Practically everyone has a webcam. But what are your options when a fixed webcam simply isn’t good enough? For example, how to adequately service a small meeting room? What some would call a “Huddle Room.”
It was around a year ago that went on the hunt for a USB 3.0 webcam, only to find that they were essentially nonexistent. In my quest what I discovered was a range of products beyond the familiar consumer webcams. These are serious webcams for business, offered by companies like VDO360.
That companies’ initial product, the VPTZH-01 HD USB PTZ Video Camera, was novel for its VISCA compatible pan-tilt-zoom (PTZ) capability. It was introduced at around $1399, a price that was heralded as a breakthrough at the time. Award-winning in fact. The current street price, as exemplified by Amazon, seems to be $999.
The VPTZH-01 HD USB PTZ Video Camera is a USB 2.0 connected device, with all that entails. The sensor is capable of delivering images up to 1920 x 1080 pixels (1080p.) Most applications will only manage to access a 1280 x 720 pixel (720p) stream since they are taking uncompressed frames from the camera.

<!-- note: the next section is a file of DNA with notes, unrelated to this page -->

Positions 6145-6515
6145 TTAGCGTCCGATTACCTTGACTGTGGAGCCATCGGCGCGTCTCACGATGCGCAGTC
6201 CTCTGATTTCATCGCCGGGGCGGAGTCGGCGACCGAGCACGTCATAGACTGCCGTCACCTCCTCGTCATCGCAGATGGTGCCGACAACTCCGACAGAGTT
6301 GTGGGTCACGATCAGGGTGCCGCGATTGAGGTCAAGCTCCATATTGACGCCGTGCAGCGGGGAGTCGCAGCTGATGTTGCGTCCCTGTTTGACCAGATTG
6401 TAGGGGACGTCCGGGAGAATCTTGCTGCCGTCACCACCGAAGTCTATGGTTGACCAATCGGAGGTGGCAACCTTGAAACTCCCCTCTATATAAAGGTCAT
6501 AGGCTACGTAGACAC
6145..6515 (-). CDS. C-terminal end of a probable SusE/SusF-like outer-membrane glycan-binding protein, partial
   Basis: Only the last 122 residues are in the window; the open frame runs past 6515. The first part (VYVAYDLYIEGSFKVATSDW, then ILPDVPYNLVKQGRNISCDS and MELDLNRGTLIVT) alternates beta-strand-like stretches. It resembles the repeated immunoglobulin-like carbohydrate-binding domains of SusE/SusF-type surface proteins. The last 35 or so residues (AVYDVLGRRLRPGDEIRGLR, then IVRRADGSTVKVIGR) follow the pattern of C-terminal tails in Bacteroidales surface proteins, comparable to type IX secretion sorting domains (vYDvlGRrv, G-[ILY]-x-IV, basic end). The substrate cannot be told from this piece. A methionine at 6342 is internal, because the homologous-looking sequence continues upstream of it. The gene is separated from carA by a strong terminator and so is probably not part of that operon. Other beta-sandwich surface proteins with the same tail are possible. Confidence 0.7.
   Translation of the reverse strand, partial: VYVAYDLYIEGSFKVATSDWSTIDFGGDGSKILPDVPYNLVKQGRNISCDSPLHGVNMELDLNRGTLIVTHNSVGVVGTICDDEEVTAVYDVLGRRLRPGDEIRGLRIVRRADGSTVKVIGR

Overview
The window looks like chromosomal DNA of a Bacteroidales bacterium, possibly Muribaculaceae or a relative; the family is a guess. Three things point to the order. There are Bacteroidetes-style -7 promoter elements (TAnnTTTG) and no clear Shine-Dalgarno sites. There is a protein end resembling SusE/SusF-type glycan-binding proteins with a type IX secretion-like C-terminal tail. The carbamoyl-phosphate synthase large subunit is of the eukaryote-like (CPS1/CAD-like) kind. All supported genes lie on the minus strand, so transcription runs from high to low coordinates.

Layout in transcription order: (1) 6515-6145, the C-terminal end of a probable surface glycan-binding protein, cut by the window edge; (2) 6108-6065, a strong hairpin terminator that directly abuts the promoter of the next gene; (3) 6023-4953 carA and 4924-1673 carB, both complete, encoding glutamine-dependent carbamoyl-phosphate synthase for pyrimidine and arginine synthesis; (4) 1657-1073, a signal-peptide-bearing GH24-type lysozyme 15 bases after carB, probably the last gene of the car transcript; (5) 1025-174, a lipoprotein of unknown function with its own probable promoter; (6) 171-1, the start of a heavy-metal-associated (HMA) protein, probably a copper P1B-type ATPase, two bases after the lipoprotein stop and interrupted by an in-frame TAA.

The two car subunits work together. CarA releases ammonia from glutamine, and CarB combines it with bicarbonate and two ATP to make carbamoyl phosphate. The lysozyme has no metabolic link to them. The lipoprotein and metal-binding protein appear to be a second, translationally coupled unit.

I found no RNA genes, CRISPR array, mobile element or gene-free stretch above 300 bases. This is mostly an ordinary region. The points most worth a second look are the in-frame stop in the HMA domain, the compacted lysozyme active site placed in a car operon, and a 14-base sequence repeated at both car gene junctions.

Applications that are sophisticated enough to setup the camera to deliver a stream of MJPEG compressed images will be able to get full 1080p quality for the effort. The MJPEG compression overcomes the bandwidth constraint of the USB 2.0 connection to the host computer.
“The code, the code, my kingdom for the code!” – Richard III
My apologies to Will Shakespeare but I find myself thinking this way about Logitech’s BCC950 Conference Cam. You may remember it from when it was featured in a VUC session back in November of 2012. At that time the BCC950 was newly released but I managed to buy one to have some experience with it for the occasion of their appearance.
Since then it’s been a fixture on my desk. in fact, I find a lot to like about the BCC950. It’s long stem puts the camera at a nice height so that it’s gaze is not looking up or down at me. In that regard it’s actually better than the Logitech C920 webcam sitting on top of my monitor, although both create fine quality video streams for UC or vodcasting applications.
What it lacked was any kind of integration of its pan, tilt, zoom control with application code for any common soft client. I’m told that one of the enterprise video conference clients (Vidyo?) has included far-end camera control that was aware of the BCC950.